A cornucopia of geekdom, Dragon*con in Atlanta, Georgia takes over downtown and continuously spirals throughout the weekend into a giant convention party. Anything and everything can be found at Dragon*Con, as it encompasses so many aspects of geek and nerd culture. It literally takes over downtown Atlanta, as the event has five host hotels, several overflow hotels, a giant Saturday morning parade, a night at the Georgia Aquarium, a night at Turner Field, and many more events spreading throughout the labyrinth of streets.
Taking place on Labor Day weekend, the event has steadily grown each year. This year was particularly crowded. Very, very crowded. Other events take over huge convention centers, while Dragon*Con just takes over hotels which, often, do not offer that much space when you pack in quite a few people in narrow hallways and skywalks. Honestly, convention center events feel quite stuffy compared to the carefree feeling of Dragon*Con. It’s not uncommon to see someone walking around in just pasties with an alcoholic beverage of choice in hand. It’s not uncommon to see some quirky, obscure costume from a millisecond of an episode of a sci-fi show that aired in the 80s. Dragon*Con is amazing because of how it feels.
The cosplay scene at Dragon*Con is immaculate. Unlike any other convention, these costumes run the gauntlet. People care way more about the costume then the person in it. You can find costumes from nearly everything at Dragon*Con. People have been working on some of these costumes for years, with crazy details and heavy bead work. Other people probably thought up their costume the night before just to run around and cause hilarity in the hotel lobbies. It’s hard to find people not in costume at some point during the weekend. This year, people even dressed as the carpet in the Marriott Marquis. Yes. The carpet. Dragon*Con attendees are not shy either. Kiddos need to vacate the floor at night, because that’s when all the risqué costumes come out. Dragon*Con is definitely a night convention, as some attendees don’t even get into costume until the sun is nearly going down. Also, there are massive gatherings and photoshoots that make other conventions pale in comparison. Marvel and DC typically have photoshoots with hundreds of cosplayers lining the back stairs of the Hilton hotel. It’s hard to come home from this convention without being completely motivated to jump behind the sewing machine and start work on a new costume. Dragon*Con can be an incredibly inspiring event for a cosplayer.
This article is not some massive love letter to Dragon*Con – the convention is not without its faults. The aforementioned crowds made it nearly impossible to get anywhere at certain points during the day. Whispers of an attendance cap began to spread, as the registration line was capped several times during the event. Dragon*Con remains one of the few conventions that allows registration throughout the weekend. There is no insane rush to buy badges that sell out in mere minutes. This is both a good and bad thing. It separates this event from the Comic Cons and PAXs of the world and alleviates some of the stress that comes with convention planning. However, it also creates massive crowds of fans packing into the hotels. There were lines everywhere to even get into parts of the hotels.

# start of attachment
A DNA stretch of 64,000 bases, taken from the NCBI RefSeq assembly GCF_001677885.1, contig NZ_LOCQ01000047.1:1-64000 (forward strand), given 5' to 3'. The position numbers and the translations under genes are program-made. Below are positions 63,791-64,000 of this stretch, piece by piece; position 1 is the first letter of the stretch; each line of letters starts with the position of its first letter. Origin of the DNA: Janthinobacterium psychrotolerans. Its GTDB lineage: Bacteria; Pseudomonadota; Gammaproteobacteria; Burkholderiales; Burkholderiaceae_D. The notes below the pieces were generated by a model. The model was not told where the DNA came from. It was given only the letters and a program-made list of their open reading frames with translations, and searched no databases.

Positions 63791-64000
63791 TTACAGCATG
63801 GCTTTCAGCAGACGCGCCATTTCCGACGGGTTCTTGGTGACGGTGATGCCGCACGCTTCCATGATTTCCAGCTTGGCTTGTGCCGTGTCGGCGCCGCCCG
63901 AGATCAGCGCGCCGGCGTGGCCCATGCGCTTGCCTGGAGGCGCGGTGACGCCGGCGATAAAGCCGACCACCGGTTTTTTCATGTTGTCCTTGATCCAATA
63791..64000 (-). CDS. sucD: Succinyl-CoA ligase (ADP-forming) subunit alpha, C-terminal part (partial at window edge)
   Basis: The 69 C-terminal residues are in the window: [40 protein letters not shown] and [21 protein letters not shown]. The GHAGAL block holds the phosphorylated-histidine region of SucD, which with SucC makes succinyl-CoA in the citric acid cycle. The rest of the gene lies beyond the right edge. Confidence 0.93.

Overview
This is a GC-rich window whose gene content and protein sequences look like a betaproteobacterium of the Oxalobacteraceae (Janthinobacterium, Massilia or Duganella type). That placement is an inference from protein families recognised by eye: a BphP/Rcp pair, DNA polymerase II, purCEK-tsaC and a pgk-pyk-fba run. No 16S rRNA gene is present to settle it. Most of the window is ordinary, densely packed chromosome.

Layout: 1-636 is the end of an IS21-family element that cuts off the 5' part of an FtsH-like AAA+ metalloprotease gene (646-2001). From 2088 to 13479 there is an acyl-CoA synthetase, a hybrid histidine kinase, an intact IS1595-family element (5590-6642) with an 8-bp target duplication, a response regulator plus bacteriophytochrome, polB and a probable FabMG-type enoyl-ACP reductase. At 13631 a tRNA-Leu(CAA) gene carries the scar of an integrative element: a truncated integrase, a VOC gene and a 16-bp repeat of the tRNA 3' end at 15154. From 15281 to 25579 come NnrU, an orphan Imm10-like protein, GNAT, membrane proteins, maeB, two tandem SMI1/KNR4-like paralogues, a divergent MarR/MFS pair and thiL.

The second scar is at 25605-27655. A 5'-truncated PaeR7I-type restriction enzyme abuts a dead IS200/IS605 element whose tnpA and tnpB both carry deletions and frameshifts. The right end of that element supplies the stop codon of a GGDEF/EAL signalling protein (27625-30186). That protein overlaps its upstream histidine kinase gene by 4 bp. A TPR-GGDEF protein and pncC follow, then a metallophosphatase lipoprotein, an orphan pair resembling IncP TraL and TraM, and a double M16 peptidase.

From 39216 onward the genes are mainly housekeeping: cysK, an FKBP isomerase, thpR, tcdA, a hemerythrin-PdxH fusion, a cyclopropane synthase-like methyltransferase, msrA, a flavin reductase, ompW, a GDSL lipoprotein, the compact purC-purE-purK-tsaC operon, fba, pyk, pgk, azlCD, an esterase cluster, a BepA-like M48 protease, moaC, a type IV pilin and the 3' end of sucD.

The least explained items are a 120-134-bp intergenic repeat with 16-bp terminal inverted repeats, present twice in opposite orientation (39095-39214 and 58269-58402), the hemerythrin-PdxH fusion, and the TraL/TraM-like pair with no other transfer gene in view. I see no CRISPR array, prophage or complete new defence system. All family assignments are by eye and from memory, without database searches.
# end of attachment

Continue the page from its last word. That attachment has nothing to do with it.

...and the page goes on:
The parade was no better. Open to the public and held every Dragon*Con Saturday, the parade is one of the highlights of the convention. No other event has a parade, and Dragon*Con’s parade is stellar. Costumed attendees, marching bands, giant floats, and pop culture vehicles take to the streets of Atlanta to show off. Crowds of visiting sports fans and citizens of Atlanta also line up on the sides of the streets. This year, the parade route was changed, and it seemed to add to the hostility of the crowd. Unfortunately, the crowds were quite thick, causing many people to get irritable and pushy in the hot, Southern humidity. The majority of these people were not at all attendees of Dragon*Con, so the parade was probably not as important to them as it was to those who were attending the convention and probably knew the people in the parade. There is no way to close off this particular event to the public, but geeks share the space quite well with the Muggles. This is not the case vice-versa, however.
Despite crowd issues, Dragon*Con still remains one of the better (if not the best) multi-genre fan conventions in the country. It offers up many events and panels for all walks of geek culture. An attendee can spend the entire weekend checking out one track of entertainment or hop between several. They can meet their favorite authors or actors as well as rub elbows with people cosplaying those characters. They can let loose and have fun with thousands of fans. It is an incredible event, a celebration of a beloved culture. There is no other convention that touches it (sorry, PAX). Leaving Atlanta each year is undeniably difficult, but there is one thing fans have to look forward to: Dragon*Con happens every year. Same weekend. So, time to get ready for next year. Allons-y!